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A Favorite Family Christmas Tradition

In my mind, a good holiday tradition is easy.

Cinnamon Bear - the most charming radio program from the 1930s with 26 Christmas episodes about the adventures of a little bear. Listening is one of my favorite family Christmas traditions!     Cinnamon Bear - the most charming radio program from the 1930s with 26 Christmas episodes about the adventures of a little bear. Listening is one of my favorite family Christmas traditions!

I know myself well enough to recognize that any tradition that takes very much work is probably going to be a one-time thing (that advent calendar I made for Ella back when she was an only child? We never used again after that first year).

Now, I save my energy for a few BIG traditions (a gingerbread house party, our Christmas Eve shepherd’s meal) and everything else, I keep as easy as possible.

One of my very favorite traditions from my own childhood has carried into our children’s Christmas celebrations, and it couldn’t be easier.

Every December, we pull out a copy of The Cinnamon Bear.

Cinnamon Bear - the most charming radio program from the 1930s with 26 Christmas episodes about the adventures of a little bear. Listening is one of my favorite family Christmas traditions!

It’s a family radio drama that aired back in 1937, and stars Judy and Jimmy, twins who discover that their beloved Silver Star is missing when they decorate the Christmas tree.

They head up to the attic to locate it and there they meet Paddy O’Cinnamon, a little teddy bear who informs them that the star has been stolen by a dragon and offers to lead them to the magical Maybeland to retrieve it from the thief.

Of course, all sorts of antics ensue, as they meet giants, pirates, magicians, and eventually Santa Claus. The whole thing is 26 episodes long and it’s sweet, imaginative, and full of great music.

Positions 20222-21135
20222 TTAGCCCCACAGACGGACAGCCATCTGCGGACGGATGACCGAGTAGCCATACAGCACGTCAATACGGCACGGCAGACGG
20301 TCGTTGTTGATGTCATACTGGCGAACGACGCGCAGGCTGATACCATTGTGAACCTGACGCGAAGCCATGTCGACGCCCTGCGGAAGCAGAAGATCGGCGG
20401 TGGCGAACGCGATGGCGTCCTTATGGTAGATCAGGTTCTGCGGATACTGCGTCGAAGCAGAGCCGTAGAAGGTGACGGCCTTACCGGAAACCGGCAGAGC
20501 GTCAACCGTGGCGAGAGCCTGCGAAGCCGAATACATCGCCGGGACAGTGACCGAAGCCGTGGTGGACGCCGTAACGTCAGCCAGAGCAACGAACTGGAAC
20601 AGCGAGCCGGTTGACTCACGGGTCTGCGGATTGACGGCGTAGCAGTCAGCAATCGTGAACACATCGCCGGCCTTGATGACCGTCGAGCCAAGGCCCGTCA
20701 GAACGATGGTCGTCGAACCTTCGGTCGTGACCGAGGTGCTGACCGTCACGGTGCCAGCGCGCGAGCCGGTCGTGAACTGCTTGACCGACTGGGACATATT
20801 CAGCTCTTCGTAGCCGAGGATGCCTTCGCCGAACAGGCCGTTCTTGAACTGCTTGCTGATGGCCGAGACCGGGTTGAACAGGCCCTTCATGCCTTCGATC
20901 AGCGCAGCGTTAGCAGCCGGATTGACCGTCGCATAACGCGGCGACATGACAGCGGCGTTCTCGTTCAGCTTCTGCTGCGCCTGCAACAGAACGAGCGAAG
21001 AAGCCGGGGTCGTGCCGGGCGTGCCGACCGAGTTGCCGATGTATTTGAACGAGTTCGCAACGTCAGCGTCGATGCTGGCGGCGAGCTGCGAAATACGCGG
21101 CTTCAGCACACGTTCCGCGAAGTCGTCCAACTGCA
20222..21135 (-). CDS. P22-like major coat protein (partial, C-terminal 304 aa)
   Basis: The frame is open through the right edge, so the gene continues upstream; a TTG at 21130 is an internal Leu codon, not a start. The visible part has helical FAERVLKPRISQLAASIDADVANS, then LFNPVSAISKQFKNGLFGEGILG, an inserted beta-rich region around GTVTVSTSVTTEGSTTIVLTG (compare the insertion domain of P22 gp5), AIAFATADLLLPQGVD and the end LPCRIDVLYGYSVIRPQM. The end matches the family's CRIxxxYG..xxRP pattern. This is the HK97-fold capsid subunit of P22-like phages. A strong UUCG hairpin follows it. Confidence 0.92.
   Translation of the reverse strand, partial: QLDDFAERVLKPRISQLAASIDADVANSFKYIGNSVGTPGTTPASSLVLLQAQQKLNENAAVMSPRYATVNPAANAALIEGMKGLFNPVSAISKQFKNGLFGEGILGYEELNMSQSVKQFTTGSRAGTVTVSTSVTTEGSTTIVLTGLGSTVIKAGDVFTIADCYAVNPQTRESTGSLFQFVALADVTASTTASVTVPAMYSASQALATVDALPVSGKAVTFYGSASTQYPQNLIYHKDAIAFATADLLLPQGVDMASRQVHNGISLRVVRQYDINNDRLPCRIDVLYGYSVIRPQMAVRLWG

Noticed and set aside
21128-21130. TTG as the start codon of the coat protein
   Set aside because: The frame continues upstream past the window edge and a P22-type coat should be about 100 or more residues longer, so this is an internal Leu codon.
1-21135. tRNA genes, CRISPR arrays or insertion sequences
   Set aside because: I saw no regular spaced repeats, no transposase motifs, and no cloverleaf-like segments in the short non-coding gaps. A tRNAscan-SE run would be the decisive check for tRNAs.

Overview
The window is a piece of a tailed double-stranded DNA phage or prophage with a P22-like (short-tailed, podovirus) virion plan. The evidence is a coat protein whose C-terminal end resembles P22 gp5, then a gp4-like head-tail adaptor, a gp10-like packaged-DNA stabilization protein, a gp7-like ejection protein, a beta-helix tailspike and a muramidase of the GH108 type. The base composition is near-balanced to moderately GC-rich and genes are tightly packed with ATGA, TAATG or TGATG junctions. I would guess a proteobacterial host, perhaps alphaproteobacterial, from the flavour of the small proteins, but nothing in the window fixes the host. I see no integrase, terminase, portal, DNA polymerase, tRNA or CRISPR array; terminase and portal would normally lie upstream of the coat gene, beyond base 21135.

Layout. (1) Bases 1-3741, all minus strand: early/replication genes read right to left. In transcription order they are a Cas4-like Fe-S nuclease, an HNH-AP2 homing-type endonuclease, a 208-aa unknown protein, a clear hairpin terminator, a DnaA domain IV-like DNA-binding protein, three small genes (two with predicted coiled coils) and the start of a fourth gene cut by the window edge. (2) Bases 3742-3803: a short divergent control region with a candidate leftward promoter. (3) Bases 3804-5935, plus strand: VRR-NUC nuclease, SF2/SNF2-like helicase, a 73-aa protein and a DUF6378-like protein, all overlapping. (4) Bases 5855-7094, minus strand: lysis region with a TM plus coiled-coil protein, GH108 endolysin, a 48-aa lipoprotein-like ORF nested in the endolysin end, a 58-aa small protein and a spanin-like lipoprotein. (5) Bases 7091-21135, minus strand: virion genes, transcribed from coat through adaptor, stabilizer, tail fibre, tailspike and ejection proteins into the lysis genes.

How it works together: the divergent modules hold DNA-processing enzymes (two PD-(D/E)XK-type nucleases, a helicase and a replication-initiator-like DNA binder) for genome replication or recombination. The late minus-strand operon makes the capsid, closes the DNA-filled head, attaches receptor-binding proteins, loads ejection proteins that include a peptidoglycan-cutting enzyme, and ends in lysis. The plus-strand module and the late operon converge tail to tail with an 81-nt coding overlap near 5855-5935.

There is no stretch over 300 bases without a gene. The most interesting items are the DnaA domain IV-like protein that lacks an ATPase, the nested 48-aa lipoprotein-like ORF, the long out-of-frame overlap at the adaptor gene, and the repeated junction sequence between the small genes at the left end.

A family friend gave us a cassette version of it when I was maybe 8 or 9, and my sisters and I listened to it dozens of times each December, while we made Christmas cards for neighbors, baked cookies, or drifted off to sleep.

Cinnamon Bear - the most charming radio program from the 1930s with 26 Christmas episodes about the adventures of a little bear. Listening is one of my favorite family Christmas traditions!

When my mom pulled out The Cinnamon Bear for Ella a few years ago when we were staying with them, I realized I could still sing every song and recite almost the entire script from memory.

I was delighted to see that Amazon now carries a CD version (since probably most people don’t own cassette players anymore) or a digital version through Audible.

I’ve also seen it on Overdrive on some of the library systems we use, so you may even be able to get it for free, if the hold line isn’t super long for it in December.

It’s been so fun the last few years to pull our copy out and hear those familiar songs and stories playing in our house – all those amazing radio voices and catchy little tunes makes it really feel like Christmas to me.

If your family listens to it this year, I’d love to hear what you and your kids think!

Cinnamon Bear - the most charming radio program from the 1930s with 26 Christmas episodes about the adventures of a little bear. Listening is one of my favorite family Christmas traditions!

Photos by Christie Knight Photography

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5 Comments

  • Reply Elaine Doolittle November 27, 2017 at 6:15 am

    I can’t believe how old Ella looks in that bottom picture. I think I am seeing Landen in her there.
    I love your children’s Nativity set! Where did it come from? One of my favorite holiday traditions is setting up the creche that came from Germany with my family in the 1890’s. I got to place Baby Jesus in the manger on Christmas Eve. My daughter did it as a child too.
    I can’t believe I’d never even heard of the Cinnamon Bear.

  • Reply Erin November 27, 2017 at 3:50 pm

    I found a podcast version available for free download! Woohoo! Can’t eait to listen with the kiddos! Thanks for the suggestion 🙂

  • Reply 11 Delightful Christmas Board Books - Everyday Reading December 12, 2018 at 1:41 am

    […] The easiest Christmas tradition (spoiler: a 1930s radio program)  […]

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